Last week Pope Francis shocked the world with comments saying that the Catholic Church had become “obsessed” with abortion, gay marriage and contraception:
“It is not necessary to talk about these issues all the time. The dogmatic and moral teachings of the church are not all equivalent. The church’s pastoral ministry cannot be obsessed with the transmission of a disjointed multitude of doctrines to be imposed insistently.
We have to find a new balance; otherwise even the moral edifice of the church is likely to fall like a house of cards, losing the freshness and fragrance of the Gospel.”
While his comments do not represent a formal change in church policy, they could represent a changing tone on these issues that would be more reflective of the beliefs of its membership, particularly in the United States. Polling has shown that 82% of Catholics believe that birth control is “morally acceptable” and 63% of Catholics opposed overturning Roe v. Wade and support maintaining a woman’s right to choose. More surprisingly, perhaps, 98% of Catholic women who have had sex have used a contraceptive other than natural family planning.
Unfortunately what the Catholic faithful think and what the church hierarchy thinks are not always the same. This dynamic has played out in the United States in numerous ways with the most recent iteration being the passage of the Affordable Care Act, which among other things would ensure that women have access to birth control with no co-pay. While most Catholics find birth control “morally acceptable,” and have used contraceptives, the Catholic bishops have fought tenaciously to prevent as many women as possible from accessing this benefit.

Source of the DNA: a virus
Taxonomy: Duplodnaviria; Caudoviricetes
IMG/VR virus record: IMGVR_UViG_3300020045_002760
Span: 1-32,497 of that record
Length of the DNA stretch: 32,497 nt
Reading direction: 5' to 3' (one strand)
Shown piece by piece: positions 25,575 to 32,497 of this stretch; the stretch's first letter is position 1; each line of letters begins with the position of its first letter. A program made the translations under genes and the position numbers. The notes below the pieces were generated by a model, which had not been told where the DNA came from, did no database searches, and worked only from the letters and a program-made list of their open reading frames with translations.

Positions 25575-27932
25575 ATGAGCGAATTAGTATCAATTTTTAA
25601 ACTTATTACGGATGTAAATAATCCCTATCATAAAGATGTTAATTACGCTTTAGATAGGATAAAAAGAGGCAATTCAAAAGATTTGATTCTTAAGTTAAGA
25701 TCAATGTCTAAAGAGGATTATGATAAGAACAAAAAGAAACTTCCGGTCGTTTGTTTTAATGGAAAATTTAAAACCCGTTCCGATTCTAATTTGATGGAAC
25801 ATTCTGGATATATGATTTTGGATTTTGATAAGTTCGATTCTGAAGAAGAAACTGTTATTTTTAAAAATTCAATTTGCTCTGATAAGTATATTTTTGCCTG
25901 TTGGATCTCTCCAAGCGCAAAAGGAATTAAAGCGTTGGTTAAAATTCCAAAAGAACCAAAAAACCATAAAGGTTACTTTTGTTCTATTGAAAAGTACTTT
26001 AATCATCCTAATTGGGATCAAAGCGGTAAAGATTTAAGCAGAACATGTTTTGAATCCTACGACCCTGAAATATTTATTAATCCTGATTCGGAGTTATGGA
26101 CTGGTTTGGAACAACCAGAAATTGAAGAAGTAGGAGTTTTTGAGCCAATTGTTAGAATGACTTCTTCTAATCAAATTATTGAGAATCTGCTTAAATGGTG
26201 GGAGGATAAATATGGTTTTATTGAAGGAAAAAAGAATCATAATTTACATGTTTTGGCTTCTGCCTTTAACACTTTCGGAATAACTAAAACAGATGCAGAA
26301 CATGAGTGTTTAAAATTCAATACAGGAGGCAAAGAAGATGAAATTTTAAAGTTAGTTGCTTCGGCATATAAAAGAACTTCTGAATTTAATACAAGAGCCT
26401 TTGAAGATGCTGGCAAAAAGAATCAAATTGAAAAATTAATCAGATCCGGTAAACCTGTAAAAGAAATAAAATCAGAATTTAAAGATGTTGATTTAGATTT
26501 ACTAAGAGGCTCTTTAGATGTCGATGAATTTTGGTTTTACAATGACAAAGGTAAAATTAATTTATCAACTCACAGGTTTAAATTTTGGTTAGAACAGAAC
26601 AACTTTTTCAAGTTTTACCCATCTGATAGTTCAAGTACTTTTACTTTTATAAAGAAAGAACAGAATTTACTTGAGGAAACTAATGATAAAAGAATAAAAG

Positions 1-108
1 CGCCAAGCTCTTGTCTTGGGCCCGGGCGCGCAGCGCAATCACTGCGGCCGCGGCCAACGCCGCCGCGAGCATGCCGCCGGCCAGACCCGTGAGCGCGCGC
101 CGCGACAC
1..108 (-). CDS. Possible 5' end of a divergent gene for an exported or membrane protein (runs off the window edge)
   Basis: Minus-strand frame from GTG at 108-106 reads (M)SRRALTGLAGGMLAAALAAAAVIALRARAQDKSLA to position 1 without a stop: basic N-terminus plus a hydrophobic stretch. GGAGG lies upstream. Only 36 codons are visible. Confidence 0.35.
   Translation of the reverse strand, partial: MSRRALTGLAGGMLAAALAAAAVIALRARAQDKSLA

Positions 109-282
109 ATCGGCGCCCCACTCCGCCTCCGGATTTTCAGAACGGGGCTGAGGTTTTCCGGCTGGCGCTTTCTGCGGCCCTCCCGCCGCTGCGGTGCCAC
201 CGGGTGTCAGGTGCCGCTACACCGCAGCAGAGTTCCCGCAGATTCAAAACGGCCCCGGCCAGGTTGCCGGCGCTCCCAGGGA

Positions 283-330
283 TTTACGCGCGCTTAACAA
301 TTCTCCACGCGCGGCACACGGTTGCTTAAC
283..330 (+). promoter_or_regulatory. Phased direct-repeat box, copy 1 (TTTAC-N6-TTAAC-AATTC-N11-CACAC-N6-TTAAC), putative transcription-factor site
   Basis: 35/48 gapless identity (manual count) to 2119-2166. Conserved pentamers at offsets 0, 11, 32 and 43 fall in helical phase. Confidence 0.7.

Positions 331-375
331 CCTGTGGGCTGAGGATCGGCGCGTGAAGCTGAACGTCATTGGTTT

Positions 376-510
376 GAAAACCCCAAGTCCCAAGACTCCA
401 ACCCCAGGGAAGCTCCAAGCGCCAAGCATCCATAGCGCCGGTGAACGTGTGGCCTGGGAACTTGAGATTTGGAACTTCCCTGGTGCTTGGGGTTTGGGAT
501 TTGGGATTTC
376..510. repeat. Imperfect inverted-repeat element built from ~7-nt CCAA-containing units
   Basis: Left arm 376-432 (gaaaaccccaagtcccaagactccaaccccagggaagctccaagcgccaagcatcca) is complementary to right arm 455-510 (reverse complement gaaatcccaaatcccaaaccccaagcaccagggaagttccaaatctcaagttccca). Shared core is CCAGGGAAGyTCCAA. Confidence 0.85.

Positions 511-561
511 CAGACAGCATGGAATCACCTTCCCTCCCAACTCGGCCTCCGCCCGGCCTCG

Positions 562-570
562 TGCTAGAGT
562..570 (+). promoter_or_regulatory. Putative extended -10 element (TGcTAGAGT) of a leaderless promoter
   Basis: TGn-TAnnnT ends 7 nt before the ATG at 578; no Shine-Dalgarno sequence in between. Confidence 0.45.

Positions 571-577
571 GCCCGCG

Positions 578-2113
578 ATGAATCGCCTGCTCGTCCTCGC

On an international level the Catholic Church has a huge impact at the United Nations where since 1964 the Holy See, the diplomatic representative of the Catholic Church, has had non-member state status. The Catholic Church is the only religion to be granted this status, with other religions only allowed to participate as non-governmental organizations. This enables the Holy See to have a disproportionate impact at the United Nations. As most policy is adopted by consensus at the U.N., dissent by the Holy See can easily throw a monkey wrench into international deliberations. The Holy See has been particularly intransigent on issues related to reproductive rights and LGBTQ issues. Recently the Holy See almost prevented final approval of a consensus outcome document at the Commission on the Status of Women that focused on violence against women.
While I am sure the Pope’s comments do not mean a change in church doctrine, particularly in light of the comments that he made on Friday to a group of Catholic gynecologists, they may mean the Holy See will be less obstreperous on these issues. That would be particularly welcome news at the United Nations, where member countries are starting to formulate a post-2015 development agenda. The new development goals must include women’s rights and access to reproductive health services.
So will Pope Francis’s comments represent a real See-change or will we see more of the same? Stay tuned.
Posted by Jennie Wetter, Director of Public Policy